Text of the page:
Today's bombing in Kabul illustrates both India's investment in the Afghanistan Enterprise(tm) and the tradeoffs of waging a proxy war. I have previously commented on the neighbors' involvement in Afghanistan, so I will focus on this low-intensity side war for this article.
As I said before, Afghanistan is a war on multiple levels. Like Shakespeare, warfare theorists of all stripes can draw a favored conclusion from the Afghan war. China and India are waging a low-intensity war of influence in Afghanistan, and today we see the limitations of that approach.
All of the neighboring states have a strategic interest in a stable Afghanistan. India in particular needs a moderate and prosperous government in Kabul to both contain Pakistan and contest Central Asian states [against China]. However, due to its "Third World, Non-Interventionist" ideology, India is afraid of a direct intervention in Afghanistan. (A phobia China shares.) Therefore, India wages a war of proxy means, with money, tribes, and merchants. To date, India appears to have a moderate success in buying allies, though it has no better luck (than NATO) at fostering governance in Kabul. Therefore, we can charitably grade the Indian Campaign a C- at meeting their strategic goals. [The Americans, on the other hand, get a D+ for its Afghan governance goals, and a C for its counter-terrorism goals.]
In waging this proxy war, India accepts certain vulnerabilities. India cannot guarantee security of its embassy staff, let alone that of its citizens in-country. Without its own military boots on the ground, India has to rely on its allies and mercenary proxies to provide mediocre security. [India's own ridiculous gun laws also mean that Indian mercenary/security firms have difficulty training in India, instead must go to, say, Afghanistan, to get firearm training.] [ITBP's deployment is too small to meet all security needs.]
Therefore, India is literally paying the price for the American failure to stabilize Afghanistan, in terms of both the security "tax" its development projects and business pay, and its casualties thus far.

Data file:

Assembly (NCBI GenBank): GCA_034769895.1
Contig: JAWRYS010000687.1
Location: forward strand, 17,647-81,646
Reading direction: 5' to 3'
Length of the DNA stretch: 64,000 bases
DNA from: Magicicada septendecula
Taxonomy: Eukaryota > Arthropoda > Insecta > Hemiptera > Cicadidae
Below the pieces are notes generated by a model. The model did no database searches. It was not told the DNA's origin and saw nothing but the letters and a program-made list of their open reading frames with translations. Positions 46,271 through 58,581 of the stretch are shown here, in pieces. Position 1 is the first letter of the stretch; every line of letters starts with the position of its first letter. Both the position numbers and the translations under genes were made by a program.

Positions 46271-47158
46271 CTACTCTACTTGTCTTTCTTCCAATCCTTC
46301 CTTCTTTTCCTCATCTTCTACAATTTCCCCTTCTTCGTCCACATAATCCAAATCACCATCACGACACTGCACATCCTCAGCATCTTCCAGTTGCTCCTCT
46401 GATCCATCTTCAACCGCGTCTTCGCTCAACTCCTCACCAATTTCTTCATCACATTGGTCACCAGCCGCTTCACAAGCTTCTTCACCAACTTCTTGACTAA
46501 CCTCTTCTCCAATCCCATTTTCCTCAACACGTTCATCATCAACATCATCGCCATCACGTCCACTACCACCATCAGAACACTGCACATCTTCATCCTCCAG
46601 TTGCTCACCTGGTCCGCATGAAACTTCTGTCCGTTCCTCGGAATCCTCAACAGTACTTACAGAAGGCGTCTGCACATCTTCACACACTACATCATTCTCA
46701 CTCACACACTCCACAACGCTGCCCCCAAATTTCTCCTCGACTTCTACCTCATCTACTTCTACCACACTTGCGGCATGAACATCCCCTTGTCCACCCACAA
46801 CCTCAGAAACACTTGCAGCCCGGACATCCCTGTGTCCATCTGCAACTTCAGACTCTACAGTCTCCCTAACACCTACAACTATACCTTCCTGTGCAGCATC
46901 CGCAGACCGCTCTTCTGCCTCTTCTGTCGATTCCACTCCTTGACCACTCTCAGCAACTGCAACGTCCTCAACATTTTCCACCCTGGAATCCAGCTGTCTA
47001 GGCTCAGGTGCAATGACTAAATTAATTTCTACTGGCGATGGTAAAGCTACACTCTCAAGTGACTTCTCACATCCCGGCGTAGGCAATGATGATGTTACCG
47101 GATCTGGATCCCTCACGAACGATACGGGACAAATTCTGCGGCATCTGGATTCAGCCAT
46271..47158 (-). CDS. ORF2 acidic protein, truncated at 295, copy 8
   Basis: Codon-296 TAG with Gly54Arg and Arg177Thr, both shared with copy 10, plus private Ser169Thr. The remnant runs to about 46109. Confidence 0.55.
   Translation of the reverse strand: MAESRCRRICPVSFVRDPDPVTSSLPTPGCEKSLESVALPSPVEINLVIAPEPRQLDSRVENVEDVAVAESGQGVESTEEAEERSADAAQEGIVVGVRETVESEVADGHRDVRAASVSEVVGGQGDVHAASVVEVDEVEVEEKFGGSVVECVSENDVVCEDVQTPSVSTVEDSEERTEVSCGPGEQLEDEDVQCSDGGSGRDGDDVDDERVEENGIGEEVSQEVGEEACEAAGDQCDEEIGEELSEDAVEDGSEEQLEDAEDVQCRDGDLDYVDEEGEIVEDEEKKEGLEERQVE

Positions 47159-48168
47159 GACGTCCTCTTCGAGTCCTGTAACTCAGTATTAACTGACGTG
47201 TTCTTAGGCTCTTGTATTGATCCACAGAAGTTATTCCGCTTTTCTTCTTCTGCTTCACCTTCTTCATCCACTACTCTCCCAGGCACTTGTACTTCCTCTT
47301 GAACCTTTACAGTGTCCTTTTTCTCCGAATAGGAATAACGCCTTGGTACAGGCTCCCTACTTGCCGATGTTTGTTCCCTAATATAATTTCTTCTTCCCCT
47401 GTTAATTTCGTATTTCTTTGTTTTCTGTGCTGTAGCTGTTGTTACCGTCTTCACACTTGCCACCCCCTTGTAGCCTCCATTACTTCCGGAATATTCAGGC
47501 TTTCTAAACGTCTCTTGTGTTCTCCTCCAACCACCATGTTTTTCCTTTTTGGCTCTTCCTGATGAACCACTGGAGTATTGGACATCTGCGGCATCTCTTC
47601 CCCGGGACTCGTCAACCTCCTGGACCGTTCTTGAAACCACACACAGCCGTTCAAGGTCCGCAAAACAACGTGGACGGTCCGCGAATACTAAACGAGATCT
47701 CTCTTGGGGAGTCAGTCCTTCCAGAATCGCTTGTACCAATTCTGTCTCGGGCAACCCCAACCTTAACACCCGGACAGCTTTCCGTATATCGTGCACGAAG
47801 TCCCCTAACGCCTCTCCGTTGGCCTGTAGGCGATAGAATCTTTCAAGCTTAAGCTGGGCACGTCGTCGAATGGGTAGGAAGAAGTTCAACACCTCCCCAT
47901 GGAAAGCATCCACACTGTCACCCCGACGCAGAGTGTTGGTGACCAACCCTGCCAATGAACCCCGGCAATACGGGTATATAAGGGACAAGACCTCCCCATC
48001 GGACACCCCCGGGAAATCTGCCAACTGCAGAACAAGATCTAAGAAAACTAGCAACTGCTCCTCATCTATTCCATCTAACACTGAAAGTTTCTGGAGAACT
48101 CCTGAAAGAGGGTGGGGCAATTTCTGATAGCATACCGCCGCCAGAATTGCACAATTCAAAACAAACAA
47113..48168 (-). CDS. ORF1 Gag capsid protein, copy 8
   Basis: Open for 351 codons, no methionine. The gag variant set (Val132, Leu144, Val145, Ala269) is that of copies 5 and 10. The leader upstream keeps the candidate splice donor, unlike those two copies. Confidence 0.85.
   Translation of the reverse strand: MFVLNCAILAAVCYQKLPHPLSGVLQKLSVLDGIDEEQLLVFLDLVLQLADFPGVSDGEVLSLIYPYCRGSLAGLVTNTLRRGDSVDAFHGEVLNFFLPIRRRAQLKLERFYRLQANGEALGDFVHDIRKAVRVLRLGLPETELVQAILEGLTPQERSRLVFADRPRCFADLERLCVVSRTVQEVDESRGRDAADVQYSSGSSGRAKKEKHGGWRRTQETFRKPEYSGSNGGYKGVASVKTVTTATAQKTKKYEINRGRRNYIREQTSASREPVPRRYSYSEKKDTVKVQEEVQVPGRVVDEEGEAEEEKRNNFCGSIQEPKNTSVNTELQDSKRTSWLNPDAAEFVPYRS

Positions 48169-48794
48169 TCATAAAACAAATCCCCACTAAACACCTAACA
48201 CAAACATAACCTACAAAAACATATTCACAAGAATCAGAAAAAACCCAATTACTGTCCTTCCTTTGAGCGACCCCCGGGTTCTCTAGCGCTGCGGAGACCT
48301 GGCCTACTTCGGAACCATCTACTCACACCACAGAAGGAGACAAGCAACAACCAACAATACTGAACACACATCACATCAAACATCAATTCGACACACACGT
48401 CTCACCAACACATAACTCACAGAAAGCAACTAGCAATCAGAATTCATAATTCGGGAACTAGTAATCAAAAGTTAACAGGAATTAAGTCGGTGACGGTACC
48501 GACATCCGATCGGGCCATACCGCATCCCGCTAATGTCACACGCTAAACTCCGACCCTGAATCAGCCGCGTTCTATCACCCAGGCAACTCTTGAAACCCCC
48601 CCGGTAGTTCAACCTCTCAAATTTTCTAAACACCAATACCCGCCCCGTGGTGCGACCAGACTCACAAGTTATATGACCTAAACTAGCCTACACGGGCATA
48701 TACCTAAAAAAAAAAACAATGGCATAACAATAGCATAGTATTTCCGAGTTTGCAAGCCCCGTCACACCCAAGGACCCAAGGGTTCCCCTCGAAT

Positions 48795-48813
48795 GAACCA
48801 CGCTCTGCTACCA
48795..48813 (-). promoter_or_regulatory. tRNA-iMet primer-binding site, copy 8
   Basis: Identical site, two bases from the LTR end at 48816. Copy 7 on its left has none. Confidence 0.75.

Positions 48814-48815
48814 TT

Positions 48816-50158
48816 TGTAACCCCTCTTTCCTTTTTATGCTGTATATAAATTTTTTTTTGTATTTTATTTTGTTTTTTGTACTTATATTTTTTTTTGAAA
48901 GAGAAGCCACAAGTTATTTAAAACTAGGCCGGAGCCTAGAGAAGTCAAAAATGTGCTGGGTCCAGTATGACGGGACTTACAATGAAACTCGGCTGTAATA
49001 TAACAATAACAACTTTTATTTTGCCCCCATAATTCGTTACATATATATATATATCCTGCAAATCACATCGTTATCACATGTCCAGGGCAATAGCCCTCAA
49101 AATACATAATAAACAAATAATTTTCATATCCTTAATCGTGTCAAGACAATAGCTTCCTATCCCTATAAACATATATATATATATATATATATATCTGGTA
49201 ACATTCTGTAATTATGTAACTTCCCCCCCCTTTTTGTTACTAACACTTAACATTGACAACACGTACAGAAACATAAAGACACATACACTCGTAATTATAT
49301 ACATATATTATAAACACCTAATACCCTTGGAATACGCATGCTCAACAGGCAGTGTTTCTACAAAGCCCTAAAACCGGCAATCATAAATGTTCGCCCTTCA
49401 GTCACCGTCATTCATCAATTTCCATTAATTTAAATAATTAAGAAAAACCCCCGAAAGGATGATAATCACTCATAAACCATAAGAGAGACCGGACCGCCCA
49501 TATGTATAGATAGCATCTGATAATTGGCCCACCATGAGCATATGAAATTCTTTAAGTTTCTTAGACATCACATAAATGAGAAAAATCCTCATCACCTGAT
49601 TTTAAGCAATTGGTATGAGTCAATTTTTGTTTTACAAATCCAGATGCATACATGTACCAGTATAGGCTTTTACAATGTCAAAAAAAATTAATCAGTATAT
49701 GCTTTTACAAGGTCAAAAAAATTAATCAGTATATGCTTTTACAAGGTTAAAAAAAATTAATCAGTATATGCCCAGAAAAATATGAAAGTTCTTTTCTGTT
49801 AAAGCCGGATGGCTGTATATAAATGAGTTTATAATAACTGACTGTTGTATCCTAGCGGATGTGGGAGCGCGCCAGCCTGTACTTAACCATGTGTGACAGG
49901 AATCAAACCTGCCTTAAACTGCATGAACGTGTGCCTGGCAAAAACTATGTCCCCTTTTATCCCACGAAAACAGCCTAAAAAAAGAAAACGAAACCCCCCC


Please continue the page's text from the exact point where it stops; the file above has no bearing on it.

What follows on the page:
This isn't to say that India will stop losing people only if it deploys the Regulars. Or that allies and mercenaries cannot provide effective security. [See Xe] To meet its strategic goals, India must get close to the Afghan people. Which means that Indians must get off secure zones and into villages and bazaars to do business. Which means that they face risks of ambushes and kidnapping. India's security problem is its secured zones, or what Americans would call Forward Operating Bases.
A secured zone is where your people live and sleep, such as the hotel attacked today. The biggest reason India lost people today is because their security posture is too open. India's desire to be a "non-intervention, self-determination" soft power in Afghanistan dictates a low-profile, open, passive security posture. India's effort at pioneering "Third Way" diplomacy and differentiating themselves from the hardened American FOBs made them vulnerable to an attack like this.
[Of course, in the wake of the Mumbai attacks, the competence of Indian security services is an open question.]
The point of my analysis is that an open, passive security posture is foolish and does not contribute toward your "Hearts and Minds" political goals at all. It just helps your enemies to kill you faster. Letting your guards slouch at their post and waving people through the checkpoint does not win you any points. An alert guards who pats people down with respect and a smile, however, does.
"Hearts & Minds" politicians and consultants often fail to realize that it is not the macro-level initiatives, such as blast barriers, check points, gun-toting security, etc, that turn the natives against you. It is the micro-level, man-to-man details that gets you, like yelling at people, manhandling through a pat down, etc. Soft power is all well and good, but security is the enabler for your soft power capabilities. Being aggressive in your security posture allows you to complete your projects and help people.
As Bryan McGrath has pointed out, "Hearts & Minds" are nice, but it easily degenerates into slogans and feel-good seminars. You are not going to make people like you, if they hate you to begin with. However, you can build trust and respect, even with enemies. Pussyfooting around security will not change anybody's minds.